Surviving our storms … exploring mental health
Mental disorder is more common than we think. With the evolution of time and everything being demanded instantaneously, this increases our stress levels, especially in the work place. It becomes harder with each passing day to balance work, family life, and even friendships, much less to find time to go to the gym, spa, or relax. Hence, taking care of ourselves is no longer a priority. Priority, therefore, becomes the issue. How do we prioritise our mental health and still achieve economic and relationship success?
“Why did we choose this topic? We chose to highlight this topic because, despite the worldwide attention and education now being given to the topic, and the many treatment facilities being established, the people who need it the most, often times don’t benefit from it because most are still afraid to admit that they suffer, as well as some don’t even know that they are affected,” said Antonette Newell.
Co-host Sashelle Gooden adds: “Yes, the Jamaican saying, that we have a lot of mad people walking around in clean clothes, is somewhat real. Despite using the term ‘mad’ loosely, there is some truth to this statement, and we want to use this medium to highlight real stories with the aim of helping others.”
Season 5 guest Tameka Coley, is a self-published author and her book, Hard Gal fi Dead, speaks directly to mental health and mental illness and was inspired by her own real-life experiences growing up with depression and bipolar disorder.
“I have known Tameka for years and I admire her strength and courage, struggling with this mental condition and still being able to achieve success. There was nobody else I could have used to help Hear Me Out – Life Uncut bring realness to this issue,” said Gooden. In this episode, Coley speaks about her experiences, which also includes her suicidal attempts and bullying. People bully you when they don’t understand your condition, and this is why educating the public is most important when trying to achieve a healthier society.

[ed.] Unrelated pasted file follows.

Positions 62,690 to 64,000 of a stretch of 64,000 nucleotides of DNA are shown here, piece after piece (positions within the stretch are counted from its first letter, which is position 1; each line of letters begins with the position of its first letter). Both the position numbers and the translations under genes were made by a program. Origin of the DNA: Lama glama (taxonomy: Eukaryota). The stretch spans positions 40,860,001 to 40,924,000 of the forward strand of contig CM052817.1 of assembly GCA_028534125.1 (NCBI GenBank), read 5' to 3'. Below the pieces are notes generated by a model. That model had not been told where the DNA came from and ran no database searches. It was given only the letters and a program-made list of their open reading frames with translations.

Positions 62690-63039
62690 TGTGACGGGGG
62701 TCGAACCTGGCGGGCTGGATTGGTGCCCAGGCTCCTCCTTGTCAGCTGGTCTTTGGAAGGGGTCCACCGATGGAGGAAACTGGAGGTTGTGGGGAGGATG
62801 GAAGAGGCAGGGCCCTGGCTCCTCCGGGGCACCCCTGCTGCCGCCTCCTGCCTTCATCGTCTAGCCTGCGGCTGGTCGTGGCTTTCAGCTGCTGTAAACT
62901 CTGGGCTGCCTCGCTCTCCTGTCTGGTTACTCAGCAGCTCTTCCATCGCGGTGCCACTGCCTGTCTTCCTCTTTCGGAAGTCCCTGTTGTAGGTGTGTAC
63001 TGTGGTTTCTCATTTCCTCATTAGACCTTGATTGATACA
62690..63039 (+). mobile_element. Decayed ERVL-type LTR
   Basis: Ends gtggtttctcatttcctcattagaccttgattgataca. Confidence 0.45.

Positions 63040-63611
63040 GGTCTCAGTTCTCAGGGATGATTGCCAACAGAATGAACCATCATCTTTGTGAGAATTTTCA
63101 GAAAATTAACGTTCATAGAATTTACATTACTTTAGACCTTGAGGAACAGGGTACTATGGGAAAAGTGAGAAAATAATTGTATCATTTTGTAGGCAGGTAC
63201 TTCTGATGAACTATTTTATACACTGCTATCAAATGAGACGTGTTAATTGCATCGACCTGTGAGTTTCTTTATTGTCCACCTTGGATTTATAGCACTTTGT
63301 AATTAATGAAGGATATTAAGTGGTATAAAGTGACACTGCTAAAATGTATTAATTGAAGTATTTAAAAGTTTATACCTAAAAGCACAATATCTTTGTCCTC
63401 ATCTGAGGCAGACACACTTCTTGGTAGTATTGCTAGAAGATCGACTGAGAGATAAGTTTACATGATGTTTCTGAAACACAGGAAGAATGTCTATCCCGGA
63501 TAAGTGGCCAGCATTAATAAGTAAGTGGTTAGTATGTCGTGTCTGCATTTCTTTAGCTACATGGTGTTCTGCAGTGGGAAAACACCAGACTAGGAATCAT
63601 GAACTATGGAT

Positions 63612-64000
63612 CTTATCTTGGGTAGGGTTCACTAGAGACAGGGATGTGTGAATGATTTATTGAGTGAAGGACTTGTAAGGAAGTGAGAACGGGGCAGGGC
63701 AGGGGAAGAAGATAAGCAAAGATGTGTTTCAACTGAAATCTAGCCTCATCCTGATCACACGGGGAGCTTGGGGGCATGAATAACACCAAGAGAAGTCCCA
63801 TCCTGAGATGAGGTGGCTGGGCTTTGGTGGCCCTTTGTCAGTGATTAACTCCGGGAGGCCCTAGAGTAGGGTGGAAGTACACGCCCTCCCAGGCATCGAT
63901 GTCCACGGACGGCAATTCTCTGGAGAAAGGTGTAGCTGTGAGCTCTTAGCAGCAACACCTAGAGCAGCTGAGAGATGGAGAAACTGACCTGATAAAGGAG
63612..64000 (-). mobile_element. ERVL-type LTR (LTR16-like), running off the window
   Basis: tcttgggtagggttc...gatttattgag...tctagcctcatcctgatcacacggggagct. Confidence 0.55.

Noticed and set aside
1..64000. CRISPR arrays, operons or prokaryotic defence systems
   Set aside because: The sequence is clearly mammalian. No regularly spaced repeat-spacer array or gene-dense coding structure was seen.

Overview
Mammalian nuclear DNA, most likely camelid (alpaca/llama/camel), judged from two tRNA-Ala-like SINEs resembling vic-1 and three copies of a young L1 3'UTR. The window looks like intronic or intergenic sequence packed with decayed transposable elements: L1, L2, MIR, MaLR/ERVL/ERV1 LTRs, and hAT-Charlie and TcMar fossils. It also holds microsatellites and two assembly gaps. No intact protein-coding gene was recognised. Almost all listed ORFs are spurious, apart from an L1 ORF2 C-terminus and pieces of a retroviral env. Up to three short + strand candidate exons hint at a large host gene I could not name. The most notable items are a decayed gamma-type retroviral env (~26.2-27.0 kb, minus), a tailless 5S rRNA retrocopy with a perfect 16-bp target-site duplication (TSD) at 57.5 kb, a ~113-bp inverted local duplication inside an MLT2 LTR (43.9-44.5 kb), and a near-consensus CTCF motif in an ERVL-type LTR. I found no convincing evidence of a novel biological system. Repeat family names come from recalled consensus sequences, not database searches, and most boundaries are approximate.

Talk about it
One of the best and easiest ways to get help with mental illness is to talk about it. Find someone you trust, someone you can reason with, and share your struggles with them. If you have no one you trust, talk to a stranger – talking or venting helps you to release the stress and even helps you to process the situation more.
“Sashelle and I have gone through our own mental struggles, so we talk from experience when we encourage you to talk about it. We have gone through situations that we thought we wouldn’t survive, but luckily, we found a ‘judgement-free zone’ in each other and we were able to be each other’s listening buddy,” Newell expressed.
The hosts also expressed how proud they are of Minister of Health and Wellness, Dr Christopher Tufton’s efforts to increase mental health awareness and bring Jamaica to a place of holistic healthiness.
Remember to subscribe to Hear Me Out – Life Uncut, on YouTube. You can also follow on Instagram and Facebook. They may be contacted at email@example.com or send an email if you have a story to share or if you wish to be a sponsor. Tune in to watch this episode tonight at 7:30 p.m. on YouTube.